Honest Opinions Comic Strips - Page 5
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Boss: Please stop using email to express your colorful opinions of our marketing campaign. We don't need a discoverable record of you describing our advertising plan as "Pinocchio doing the backstroke in Satan's septic tank." Remember that capitalism without deniability is the same as poverty. Dilbert: Eh?
Boss: Carol, if you have any issues, just be honest. Don't let anything fester. Carol: I hate every subatomic particle in your pale, doughy body. I hope the tree of knowledge falls on your head so you die ironically. Boss: I need to rethink my no-festering rule. Carol: Tree of knowledge... get it?
Wally: I like to have opinions. But not informed opinions. It takes so much work to get informed that it defeats the whole point of having an opinion in the first place. Dilbert: What exactly do you think is the "point" of having an opinion? Wally: The point is that it feels good. Dilbert: That's totally nuts. Wally: Oh, is it? Unless you have hard data to back up that comment, it was nothing but an uninformed opinion. That felt good. Dilbert: Gaaa!!! You're starting to make sense! Wally: Your whole life is a lie.
Boss: Can you explain why you're doing such a bad job on your new assignment? Dilbert: Yes I can: some idiot did a poor job matching my skills to my assignment. Boss: Let's try it again, but this time say something bad about yourself. Dilbert: I'm too honest?
Boss: A good manager tailors his leadership style to fit each employee. In your case, I think the best approach involves poling you with a sharpened pool cue. To be perfectly honest, a big part of leadership is guessing.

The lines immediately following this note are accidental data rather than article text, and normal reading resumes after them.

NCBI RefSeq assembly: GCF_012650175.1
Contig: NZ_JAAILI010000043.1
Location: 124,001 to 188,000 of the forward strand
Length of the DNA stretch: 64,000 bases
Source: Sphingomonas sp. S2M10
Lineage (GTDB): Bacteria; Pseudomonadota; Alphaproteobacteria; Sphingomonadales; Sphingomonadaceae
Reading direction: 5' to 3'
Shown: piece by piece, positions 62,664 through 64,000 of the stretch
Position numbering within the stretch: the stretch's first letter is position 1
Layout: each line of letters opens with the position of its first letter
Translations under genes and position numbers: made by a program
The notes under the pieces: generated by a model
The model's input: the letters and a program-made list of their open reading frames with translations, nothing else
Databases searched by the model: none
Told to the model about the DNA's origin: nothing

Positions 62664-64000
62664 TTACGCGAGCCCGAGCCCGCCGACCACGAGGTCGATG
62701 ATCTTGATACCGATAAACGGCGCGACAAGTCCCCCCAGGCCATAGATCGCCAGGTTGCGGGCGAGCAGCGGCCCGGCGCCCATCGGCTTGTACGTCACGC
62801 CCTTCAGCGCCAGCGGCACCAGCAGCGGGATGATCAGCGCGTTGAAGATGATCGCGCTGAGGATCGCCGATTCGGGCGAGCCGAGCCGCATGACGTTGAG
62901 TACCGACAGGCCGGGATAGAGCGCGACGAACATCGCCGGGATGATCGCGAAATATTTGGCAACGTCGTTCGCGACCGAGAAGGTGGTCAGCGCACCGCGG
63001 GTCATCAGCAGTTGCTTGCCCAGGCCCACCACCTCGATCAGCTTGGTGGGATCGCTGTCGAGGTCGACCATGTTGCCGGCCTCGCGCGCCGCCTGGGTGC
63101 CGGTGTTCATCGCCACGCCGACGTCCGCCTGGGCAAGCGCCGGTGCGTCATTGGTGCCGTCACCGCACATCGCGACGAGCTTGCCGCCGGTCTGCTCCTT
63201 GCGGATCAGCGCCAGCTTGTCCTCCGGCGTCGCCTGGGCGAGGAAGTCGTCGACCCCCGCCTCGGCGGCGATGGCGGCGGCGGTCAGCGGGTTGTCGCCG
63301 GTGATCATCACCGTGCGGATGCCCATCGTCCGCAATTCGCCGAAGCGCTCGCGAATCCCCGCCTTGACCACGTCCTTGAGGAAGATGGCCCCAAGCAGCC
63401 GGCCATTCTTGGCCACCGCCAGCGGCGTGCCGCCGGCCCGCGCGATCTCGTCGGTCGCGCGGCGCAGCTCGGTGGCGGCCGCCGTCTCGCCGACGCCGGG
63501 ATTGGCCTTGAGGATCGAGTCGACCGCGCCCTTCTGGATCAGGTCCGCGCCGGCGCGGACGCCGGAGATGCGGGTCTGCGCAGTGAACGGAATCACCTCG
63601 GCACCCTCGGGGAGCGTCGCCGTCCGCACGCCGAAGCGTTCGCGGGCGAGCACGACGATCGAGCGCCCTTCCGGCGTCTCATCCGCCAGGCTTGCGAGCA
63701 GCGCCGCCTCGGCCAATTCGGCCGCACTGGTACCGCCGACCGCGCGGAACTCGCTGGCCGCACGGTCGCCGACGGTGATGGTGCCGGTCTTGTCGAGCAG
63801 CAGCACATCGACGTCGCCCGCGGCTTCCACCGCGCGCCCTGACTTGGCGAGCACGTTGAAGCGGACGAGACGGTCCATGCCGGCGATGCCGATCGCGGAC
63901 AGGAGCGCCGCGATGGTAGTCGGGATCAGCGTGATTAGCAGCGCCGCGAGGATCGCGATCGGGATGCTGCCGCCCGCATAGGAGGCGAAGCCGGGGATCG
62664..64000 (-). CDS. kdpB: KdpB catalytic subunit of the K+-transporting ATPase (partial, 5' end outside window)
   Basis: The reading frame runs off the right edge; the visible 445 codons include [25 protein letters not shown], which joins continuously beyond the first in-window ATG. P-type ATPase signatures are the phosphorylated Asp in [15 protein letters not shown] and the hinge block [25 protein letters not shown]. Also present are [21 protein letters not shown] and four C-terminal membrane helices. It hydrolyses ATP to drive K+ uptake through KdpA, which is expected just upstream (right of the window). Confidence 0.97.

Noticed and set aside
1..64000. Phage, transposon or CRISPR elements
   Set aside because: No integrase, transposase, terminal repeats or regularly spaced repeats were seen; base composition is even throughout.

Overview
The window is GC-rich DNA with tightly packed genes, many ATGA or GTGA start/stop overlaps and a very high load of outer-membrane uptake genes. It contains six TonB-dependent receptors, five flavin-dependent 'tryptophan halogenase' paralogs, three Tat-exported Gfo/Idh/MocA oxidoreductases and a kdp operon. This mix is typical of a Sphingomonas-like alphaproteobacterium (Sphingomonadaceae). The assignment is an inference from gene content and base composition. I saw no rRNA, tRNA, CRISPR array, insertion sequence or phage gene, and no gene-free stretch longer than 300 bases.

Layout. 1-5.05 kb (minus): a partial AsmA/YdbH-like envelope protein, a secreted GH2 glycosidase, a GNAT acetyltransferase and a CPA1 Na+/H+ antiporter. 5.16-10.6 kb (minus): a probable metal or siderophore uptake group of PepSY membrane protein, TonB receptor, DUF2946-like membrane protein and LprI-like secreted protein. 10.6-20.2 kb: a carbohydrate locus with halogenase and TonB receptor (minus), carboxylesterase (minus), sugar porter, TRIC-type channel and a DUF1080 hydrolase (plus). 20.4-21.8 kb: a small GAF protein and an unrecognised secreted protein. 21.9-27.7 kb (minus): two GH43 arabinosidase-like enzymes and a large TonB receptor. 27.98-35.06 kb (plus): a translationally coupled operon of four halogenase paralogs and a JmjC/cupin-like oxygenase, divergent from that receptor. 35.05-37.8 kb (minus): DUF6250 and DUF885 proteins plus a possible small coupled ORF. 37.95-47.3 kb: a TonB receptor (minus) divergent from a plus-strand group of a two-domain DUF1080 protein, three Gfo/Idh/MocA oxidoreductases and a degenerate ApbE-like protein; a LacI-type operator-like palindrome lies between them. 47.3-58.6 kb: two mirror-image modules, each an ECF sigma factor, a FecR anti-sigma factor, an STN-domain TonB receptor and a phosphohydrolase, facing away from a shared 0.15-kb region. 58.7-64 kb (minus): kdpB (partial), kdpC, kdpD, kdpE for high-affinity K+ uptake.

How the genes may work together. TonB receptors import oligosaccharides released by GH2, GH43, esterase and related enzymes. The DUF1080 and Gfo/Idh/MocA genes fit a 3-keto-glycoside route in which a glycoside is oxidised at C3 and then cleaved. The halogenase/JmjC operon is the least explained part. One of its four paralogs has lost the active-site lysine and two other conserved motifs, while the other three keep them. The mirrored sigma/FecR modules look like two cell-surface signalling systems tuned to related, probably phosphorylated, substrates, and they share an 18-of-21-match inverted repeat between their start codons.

Wally: Here's a list of the twelve elements of great managing. If you do everything on that list, it will make me feel what experts call "engaged." If you fail to do your job properly, I will feel all disengaged and do poor work. This would be a convenient time to give me some praise and recognition. You might also want to encourage my development and tell me my job is important. Remember to care about me as a person and tell me my opinions count. If you do all of that, plus seven more things on the list, you might get some productivity out of me. Boss: Leave my office and drop dead. Wally: Will that help me learn and grow?
Dogbert: I'm starting a pump-and-dump newsletter for thinly traded stocks. It's legal as long as I disclose my holdings and my bad stock picks can be attributed to honest mistakes. Meet my stock picker. Coworker: All shhtocks go up!
Interview Alice: Are you creative? Man: Oh, yes. I'm very creative. Alice: Research tells us that creative people take ethical shortcuts and are generally less honest. Man: Ooh. Alice: Do you take a long time to do things? Man: I don't know the right answer!
Boss: I want your honest opinions on my plan. Don't hold back anything. Asok: Does he mean that? Wally: Why don't you find out? Asok: Yes, I have some feedback. Your plan reminds me of what happens when a monkey eats a fermented fruit. He's all - ooh - ooh - ooh and then he falls out of the tree. ... Is that how he looks when he hears honesty? Wally: Beats me. I've never tried it.
Carol: Once again, our only profitable line of business is "intentional billing errors." It started as a series of honest mistakes. Now it's the only way we can maintain our bonuses. Boss: Do we have anything better in the pipeline? Carol: R&D is testing some new errors for our pension algorithm.